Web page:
Troublemakers: Silicon Valley’s Coming of Age
by Leslie Berlin, Simon & Schuster, 2017
Steve Jobs was 21 years old when he met Mike Markkula in 1976. Jobs had been urged to seek out the 30-something consultant to help figure out how to turn Apple into a business. Markkula, a marketing expert, had made enough money at Intel (where Andy Grove famously believed that marketers didn’t actually do anything) to spend his time woodworking and playing tennis. His big idea for Jobs? Write a business plan.
Jobs did not know how to write a business plan, nor did he especially seem to want to know. So Markkula told him again. And again. Eventually it became clear that there was only one way that it would get done: Markkula would have to write it himself. And so he did.
Markkula is one of the heroes of Leslie Berlin’s Troublemakers: Silicon Valley’s Coming of Age, a history of the area’s formative period of the 1970s and 1980s. When Markkula retired from Apple in 1997, John Markoff in the New York Times wrote that he was invariably “described as little more than the experienced executive who brought ‘adult supervision’ to the fledgling Apple Computer.”
In this absorbing book, Berlin tries to rescue Markkula and other forgotten pioneers from the shadows of history. She tells the stories of Markkula, longtime manager of the Xerox PARC computer lab Bob Taylor, founder of Stanford’s Office of Technology Licensing Niels Reimers, Genentech cofounder Bob Swanson, and software pioneer Sandra Kurtzig, among others. And although some were well known at the time — “Steve Jobs was the youngest. I was the woman” in every Silicon Valley article of the period, Kurtzig tells Berlin — the memory of their work has largely faded.
It takes a little while for the qualities that tie together Berlin’s “troublemakers” to come into focus. Almost all of them had an engineering background: Markkula got a master’s degree in engineering while working at Hughes Aerospace, and Kurtzig was one of just seven women in Stanford’s engineering program in the late 1960s. But they were not mainly superstar technologists like Apple’s Steve Wozniak. They all had vision, yet were not messianic visionaries like computer pioneer Doug Engelbart or Steve Jobs. They were neither financial wizards nor academic luminaries.
What, then, was their edge? As Berlin’s narrative unspools, it becomes clear that the troublemakers were connectors who were able to focus and direct the work of scientific visionaries and technical experts. They created the conditions that enabled huge technological leaps. This theme can seem somewhat familiar; Taylor’s weekly seminars for the brightest minds in computer science, for example, are also a centerpiece of Michael Hiltzik’s history of Xerox PARC, Dealers of Lightning.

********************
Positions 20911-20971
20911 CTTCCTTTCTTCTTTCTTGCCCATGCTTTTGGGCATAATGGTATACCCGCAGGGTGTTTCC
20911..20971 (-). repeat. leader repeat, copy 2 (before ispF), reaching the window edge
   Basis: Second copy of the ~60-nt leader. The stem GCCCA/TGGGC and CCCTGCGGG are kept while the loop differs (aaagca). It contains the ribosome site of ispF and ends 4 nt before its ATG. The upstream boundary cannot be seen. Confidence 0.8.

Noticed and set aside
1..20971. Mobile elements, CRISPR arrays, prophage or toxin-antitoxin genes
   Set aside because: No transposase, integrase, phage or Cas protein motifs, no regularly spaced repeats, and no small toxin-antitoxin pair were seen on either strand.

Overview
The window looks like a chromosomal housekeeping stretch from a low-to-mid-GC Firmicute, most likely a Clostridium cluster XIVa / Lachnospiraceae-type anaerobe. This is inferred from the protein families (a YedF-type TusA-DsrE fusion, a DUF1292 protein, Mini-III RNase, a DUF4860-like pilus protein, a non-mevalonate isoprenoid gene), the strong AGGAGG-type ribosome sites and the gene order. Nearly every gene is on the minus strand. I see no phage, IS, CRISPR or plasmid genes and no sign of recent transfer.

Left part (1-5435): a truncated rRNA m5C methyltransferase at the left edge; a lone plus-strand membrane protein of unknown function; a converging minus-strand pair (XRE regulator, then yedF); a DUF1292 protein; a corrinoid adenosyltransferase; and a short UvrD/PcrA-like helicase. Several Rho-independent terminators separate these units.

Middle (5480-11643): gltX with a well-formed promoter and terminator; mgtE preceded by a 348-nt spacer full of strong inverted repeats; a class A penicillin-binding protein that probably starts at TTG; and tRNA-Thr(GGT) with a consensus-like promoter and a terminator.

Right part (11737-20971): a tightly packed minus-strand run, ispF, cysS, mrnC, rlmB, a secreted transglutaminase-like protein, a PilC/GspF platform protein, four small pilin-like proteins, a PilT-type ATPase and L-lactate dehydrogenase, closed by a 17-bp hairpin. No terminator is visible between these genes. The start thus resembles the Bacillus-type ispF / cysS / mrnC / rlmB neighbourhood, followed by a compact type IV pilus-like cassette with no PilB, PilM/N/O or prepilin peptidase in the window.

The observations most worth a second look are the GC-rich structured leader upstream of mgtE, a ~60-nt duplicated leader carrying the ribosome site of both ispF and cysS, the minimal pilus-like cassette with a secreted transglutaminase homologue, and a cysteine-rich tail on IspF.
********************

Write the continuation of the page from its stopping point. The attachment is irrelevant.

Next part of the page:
But Berlin adds a lot of depth and new characters to the picture. Perhaps the most fascinating story here is that of Reimers, who set up Stanford University’s groundbreaking patent program. The nuances of interaction between business and innovation make for compelling reading. In 1969, Reimers took over a licensing program that earned a mere $226 a year for Stanford. Within five years, Reimers had convinced Stanford scientists, many of whom were initially reluctant to pursue patents on academic research, to send him 343 potentially patentable ideas. They brought in half a million dollars in licensing revenue over the next five years.
As Berlin’s narrative unspools, it becomes clear that the troublemakers are connectors who were able to focus and direct the work of scientific visionaries and technical experts.
That was just the start. Patents would eventually turn into a behemoth, yielding hundreds of millions of dollars for Stanford, and creating the biotech industry along the way. Reimers’s biggest coup was patenting the recombinant DNA technology developed by Stanford geneticists Stanley Cohen and Herbert Boyer in 1974. Cohen and Boyer both had reservations about patenting what they saw as a core scientific technique (Cohen, in fact, never accepted his share of the patent revenues). The scientists ultimately came around as Reimers and Bob Swanson, an out-of-work venture capitalist, demonstrated its commercial possibilities. Boyer and Swanson teamed up to cofound Genentech in 1976 — which ultimately licensed and commercialized the Cohen–Boyer recombinant DNA patent.
It’s easy to see how history might have taken a different turn. Stanford could have stuck with its $226 annual patent earnings, kept to “pure” science, and not worried about commercializing its findings. And it’s likely that all of us — certainly all those dependent on Genentech’s insulin, the first real fruit of the biotech seed — would have been poorer for it.
If there is a fault in Troublemakers, it’s that the central characters don’t get themselves into quite enough trouble. Although Berlin focuses a lot of the narrative on the adult supervision, some of the unrulier characters are visible on the edge of the frame, such as Atari founder Nolan Bushnell. (Sample quote: “You didn’t worry that much about legal liability, people getting drunk. Almost everybody went home with everybody else.”) It’s not really clear why Berlin chose the mild-mannered engineer Allan Alcorn to stand in for Atari’s band of outlaws.
No matter. As Troublemakers shows again and again, it took all kinds to make Silicon Valley: anti-war activists and scientists, tinkerers and business plan writers, rebels and professional managers. But, as Berlin explains, for the whole thing to work as a business, and to change the world, Silicon Valley required a few people who could connect the dots and make all these groups work together. That remains the case today.